A defiant Lorenzo said he would fight for the title to the end this week and laid a good marker on Friday by topping the time sheets in free practice, while Marquez and Pedrosa both had stumbles in brilliant sunshine at Phillip Island.

    Lorenzo’s fastest lap of one minute 28.961 seconds in the second session was 0.294 seconds better than Marquez’s quickest on new tarmac laid at the circuit.

    “I feel that here we are much more competitive than in Malaysia,” Lorenzo said.

    “In general, every step we make with the bike works so little by little we have improved and been faster.”

    Marquez came off just six minutes into the second session when his back wheel slipped. He appeared to land heavily but returned to the pits and emerged 20 minutes later for another run.

    Pedrosa, who posted the fourth fastest lap behind Alvaro Bautista, went off the track at turn two during the second session with a loose engine mounting bolt.

    Marquez will be out to take pole position for the ninth time this season in Saturday’s qualifying.

    (Reporting by Ian Ransom; Editing by Nick Mulvenney)

  6. McIlroy in contention but rues sloppy start in Korea

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    August 17, 2019 by admin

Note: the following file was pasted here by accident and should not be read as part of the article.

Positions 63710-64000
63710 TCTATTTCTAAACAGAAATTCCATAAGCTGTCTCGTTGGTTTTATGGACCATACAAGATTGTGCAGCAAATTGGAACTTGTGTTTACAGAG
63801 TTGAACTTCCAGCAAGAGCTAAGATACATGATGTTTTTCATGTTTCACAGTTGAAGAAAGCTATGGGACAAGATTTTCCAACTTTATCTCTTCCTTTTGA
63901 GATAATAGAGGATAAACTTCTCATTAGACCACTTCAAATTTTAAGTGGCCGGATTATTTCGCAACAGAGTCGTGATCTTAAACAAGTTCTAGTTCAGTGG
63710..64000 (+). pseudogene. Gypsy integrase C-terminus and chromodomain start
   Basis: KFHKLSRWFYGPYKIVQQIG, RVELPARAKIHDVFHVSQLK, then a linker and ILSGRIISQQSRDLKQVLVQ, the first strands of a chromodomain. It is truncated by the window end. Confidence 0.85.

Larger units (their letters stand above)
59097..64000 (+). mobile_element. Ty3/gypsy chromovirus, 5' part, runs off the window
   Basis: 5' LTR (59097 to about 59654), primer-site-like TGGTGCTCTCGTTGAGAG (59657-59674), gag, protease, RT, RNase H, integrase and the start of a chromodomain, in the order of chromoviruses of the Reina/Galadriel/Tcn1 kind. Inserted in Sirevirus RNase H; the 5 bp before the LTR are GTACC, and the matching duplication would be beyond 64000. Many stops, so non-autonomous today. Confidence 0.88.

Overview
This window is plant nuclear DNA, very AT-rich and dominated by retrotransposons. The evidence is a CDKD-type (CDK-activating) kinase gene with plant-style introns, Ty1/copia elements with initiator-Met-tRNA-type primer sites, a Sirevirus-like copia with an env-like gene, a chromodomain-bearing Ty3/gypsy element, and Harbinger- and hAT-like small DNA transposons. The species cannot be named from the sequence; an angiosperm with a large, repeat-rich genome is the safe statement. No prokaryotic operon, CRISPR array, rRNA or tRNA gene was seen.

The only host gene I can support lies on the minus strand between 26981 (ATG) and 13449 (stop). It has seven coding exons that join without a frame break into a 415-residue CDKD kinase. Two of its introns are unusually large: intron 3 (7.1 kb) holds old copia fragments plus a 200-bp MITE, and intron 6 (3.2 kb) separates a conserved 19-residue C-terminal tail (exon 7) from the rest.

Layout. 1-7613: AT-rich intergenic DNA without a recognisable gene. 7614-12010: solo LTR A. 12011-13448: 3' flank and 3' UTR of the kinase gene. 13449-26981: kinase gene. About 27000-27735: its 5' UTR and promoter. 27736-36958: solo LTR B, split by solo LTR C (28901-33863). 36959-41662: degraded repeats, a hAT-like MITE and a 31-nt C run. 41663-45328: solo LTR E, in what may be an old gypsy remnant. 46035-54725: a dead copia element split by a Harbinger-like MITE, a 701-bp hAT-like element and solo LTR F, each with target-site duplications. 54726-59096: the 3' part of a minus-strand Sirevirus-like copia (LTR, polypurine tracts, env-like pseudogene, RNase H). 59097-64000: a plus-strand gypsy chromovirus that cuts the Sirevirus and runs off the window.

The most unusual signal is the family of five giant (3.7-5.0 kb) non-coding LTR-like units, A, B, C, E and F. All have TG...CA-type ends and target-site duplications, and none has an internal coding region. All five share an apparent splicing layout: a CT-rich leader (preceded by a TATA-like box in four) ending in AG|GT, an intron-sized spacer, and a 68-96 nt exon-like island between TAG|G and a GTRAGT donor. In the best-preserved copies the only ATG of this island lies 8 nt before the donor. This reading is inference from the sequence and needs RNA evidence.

“I’m driving the ball very well and for the most part my iron play is pretty good, but I definitely missed a few opportunities out there,” the Northern Irishman, who capped a brilliant 2012 with a second major win, told the OneAsia Tour.


    “I definitely could have been a few shots better, but I’m in a good position going into the weekend and that’s all you can ask for.”

    South Korea’s Hong Soon-sang was the clubhouse leader midway through Friday’s second round after firing a bogey-free 68 for a five-under total.

    That mark looked way beyond the 24-year-old McIlory, who started his round on the 10th and made four bogeys in five holes from the 12th to slip well down the field.

    However, McIlroy displayed all the talent that helped him claim the world number one ranking last year as he rallied with five birdies over his remaining 10 holes to leave him handily placed heading into the weekend.

    A dropped shot on his last was the only disappointing aspect of his charge back up the field.